Lawyer and ombudsman;
Born: December 3, 1934; Died: June 28, 2012 .
Derrick Marks, who has died aged 77, was a lawyer and a man for whom the notion of service was embedded deep in his psyche.
It defined all that he did in his public and private life, shaping a career in local authority administration, culminating in an appointment as Scotland's ombudsman, and motivating him to contribute to his own communities – both resulting in improvements to the lives of countless individuals.
His career in public service began after an education at Wishaw High School followed by a degree in history from Glasgow University. While apprentice to the town clerk of the Burgh of Motherwell and Wishaw in the late 1950s he embarked on further studies, this time for a law degree, and was admitted as a solicitor in 1960.
The following year he moved to the Burgh of Kirkcaldy as a solicitor where he remained for two years before becoming depute town clerk at the City and Royal Burgh of Dunfermline.
Five years later his journey through local government had taken him to the post of town clerk of Hamilton. And after local authority reorganisation in 1974 he was appointed chief executive of Motherwell District Council, receiving the OBE for his services, in 1983.
That same year, seeking a change of scene, he became general manager of the Scottish Special Housing Association. He took early retirement in 1989 as a result of his job disappearing when the association merged into Scottish Homes.
From then on he accepted a series of part-time appointments in the public and private sectors including the role of deputy chairman of the Local Government Boundary Commission for Scotland.
In 1994 he took over as ombudsman, a post officially known as Commissioner for Local Administration in Scotland. During his tenure, though the level of complaints remained fairly consistent, he witnessed changes in their nature and in the public's propensity to complain: far fewer were simple and readily resolved, many were exceedingly complex and the public displayed an increased willingness to pursue all avenues open to them.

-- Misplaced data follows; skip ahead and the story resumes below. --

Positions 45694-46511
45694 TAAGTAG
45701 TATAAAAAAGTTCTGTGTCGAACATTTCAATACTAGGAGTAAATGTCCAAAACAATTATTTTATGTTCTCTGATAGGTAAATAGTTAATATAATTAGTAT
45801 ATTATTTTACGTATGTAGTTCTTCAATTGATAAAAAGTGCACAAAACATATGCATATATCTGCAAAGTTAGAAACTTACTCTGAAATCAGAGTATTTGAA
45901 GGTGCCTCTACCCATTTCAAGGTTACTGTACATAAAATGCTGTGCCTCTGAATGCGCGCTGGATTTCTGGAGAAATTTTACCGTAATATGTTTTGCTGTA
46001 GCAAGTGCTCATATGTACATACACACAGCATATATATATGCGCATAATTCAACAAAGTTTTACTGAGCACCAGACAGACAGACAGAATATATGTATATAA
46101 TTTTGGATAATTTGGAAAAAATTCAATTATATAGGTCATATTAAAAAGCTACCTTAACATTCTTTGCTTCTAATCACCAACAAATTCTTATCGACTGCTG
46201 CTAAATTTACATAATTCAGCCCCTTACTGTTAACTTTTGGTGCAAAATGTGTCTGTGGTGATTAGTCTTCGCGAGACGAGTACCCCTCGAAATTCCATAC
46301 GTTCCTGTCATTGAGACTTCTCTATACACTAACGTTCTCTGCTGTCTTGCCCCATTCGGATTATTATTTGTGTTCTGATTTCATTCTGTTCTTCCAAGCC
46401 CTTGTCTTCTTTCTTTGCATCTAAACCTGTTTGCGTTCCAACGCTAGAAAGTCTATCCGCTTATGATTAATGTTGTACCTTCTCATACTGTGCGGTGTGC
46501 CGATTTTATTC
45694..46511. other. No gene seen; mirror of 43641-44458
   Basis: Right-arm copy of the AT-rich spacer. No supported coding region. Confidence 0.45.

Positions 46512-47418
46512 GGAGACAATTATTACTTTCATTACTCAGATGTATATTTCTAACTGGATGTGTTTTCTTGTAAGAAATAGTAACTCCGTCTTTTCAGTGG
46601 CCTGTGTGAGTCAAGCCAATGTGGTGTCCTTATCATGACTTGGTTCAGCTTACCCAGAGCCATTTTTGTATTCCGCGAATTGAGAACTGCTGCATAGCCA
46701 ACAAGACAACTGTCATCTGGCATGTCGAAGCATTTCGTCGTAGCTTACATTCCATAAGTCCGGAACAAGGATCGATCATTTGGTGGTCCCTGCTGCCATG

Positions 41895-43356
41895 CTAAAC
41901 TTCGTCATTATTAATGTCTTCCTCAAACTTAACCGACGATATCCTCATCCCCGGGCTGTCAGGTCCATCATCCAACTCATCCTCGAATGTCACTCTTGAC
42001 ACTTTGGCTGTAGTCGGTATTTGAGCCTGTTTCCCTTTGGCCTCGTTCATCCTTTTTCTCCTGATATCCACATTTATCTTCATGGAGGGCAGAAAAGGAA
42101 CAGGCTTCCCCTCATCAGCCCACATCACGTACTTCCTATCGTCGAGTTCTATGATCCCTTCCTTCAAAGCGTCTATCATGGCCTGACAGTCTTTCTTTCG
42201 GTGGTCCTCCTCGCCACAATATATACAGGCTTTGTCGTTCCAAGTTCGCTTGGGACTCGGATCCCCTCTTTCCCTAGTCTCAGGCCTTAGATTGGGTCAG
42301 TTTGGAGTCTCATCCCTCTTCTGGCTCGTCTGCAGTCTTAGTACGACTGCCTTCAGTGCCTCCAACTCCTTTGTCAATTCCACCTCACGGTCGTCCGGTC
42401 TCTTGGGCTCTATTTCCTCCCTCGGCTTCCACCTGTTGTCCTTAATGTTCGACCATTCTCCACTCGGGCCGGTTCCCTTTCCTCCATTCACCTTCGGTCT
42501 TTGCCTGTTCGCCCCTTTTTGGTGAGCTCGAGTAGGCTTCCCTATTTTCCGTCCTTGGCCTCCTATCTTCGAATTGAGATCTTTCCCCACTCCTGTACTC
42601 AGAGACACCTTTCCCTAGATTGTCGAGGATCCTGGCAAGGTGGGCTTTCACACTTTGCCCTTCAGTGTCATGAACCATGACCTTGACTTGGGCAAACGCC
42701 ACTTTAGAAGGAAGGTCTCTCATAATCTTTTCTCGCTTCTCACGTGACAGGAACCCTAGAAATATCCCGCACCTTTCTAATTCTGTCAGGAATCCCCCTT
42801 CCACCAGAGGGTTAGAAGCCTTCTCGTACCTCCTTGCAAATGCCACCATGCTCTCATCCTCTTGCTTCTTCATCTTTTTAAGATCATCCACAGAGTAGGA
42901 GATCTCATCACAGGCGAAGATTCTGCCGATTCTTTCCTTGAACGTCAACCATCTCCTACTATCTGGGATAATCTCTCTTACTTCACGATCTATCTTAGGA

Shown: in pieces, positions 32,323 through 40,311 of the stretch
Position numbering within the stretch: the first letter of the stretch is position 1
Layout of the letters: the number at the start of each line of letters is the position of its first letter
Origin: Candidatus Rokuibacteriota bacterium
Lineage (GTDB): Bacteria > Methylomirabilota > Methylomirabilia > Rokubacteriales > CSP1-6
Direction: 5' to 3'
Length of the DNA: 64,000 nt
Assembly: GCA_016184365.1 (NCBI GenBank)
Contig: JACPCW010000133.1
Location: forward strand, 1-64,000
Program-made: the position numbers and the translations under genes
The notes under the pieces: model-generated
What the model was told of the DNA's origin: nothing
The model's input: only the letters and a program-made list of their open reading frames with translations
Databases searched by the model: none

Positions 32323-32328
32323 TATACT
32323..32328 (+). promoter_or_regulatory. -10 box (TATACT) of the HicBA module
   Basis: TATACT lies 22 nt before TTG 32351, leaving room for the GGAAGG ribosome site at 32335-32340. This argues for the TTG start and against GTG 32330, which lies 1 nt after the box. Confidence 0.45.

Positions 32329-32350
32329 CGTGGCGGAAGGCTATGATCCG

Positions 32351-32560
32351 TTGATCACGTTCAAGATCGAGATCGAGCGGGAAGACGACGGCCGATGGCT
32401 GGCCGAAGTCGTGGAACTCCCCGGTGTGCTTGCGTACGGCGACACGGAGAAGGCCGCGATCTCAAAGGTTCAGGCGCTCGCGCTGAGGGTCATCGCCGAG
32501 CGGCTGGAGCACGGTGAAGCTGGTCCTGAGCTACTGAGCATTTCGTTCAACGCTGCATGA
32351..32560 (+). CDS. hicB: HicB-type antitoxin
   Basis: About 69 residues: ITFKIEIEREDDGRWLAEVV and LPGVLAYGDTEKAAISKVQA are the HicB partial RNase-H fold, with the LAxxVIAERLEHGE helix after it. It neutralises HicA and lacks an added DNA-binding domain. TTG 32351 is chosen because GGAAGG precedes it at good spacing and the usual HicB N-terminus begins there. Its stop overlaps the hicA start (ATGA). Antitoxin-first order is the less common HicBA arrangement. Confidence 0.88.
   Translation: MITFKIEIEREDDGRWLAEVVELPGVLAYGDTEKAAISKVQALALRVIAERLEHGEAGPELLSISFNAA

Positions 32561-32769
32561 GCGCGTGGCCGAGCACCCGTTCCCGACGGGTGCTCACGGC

Despite the challenges, by the time he stepped down, the majority of his customers rated the quality of service as good or very good.
He fully retired in 2001 and throughout his career, as in all of his duties, his experience, managerial and legal skills, combined with his common touch and mild-mannered personality, had enabled him to make a real difference. Not content with serving the public all day, he had also utilised them in his spare time through voluntary service in each community where he lived.
Whilst at university he had joined the Officer Training Corps, in anticipation of his national service. In the event, his deferment to complete his apprenticeship did not end until two days beyond the last date for call up so, having missed that opportunity, he volunteered for the Territorial Army where he served as a commissioned officer with the Cameronians for six years.
He also sat as an elder on the kirk session of five churches for many years, carrying out his duties with great diligence and good grace. In addition, he was a prominent member of Hamilton Round Table and Dunfermline, Hamilton and, latterly, West Fife Rotary Clubs, working with their numerous charities. And, along with his wife, he held garden parties at their home to support Child Survival in Malawi (Scotland), a small trust helping to improve the lives of youngsters in the Africa country.
A Burns lover, he was a member of the Hamilton Burns Club and liked nothing better than to offer a critique of the many Immortal Memories he had experienced.
In his private life, he passed on his own values, of hard work and respect for others, to his children and grandchildren and delighted in their many achievements. He loved family holidays, often spent at their caravan in Blairgowrie, and relished Sunday evening dinners. Always keen to share his broad general knowledge with the gathering round the table, his enthusiasm regularly entailed him leaping to his feet and plucking a book from the shelf to share a quote or nugget of information with the assembled family.
Predeceased by his wife Nan, whom he married in 1959, and their son Douglas, he is survived by their daughter Carole, sons Bruce and Stewart and three grandchildren.
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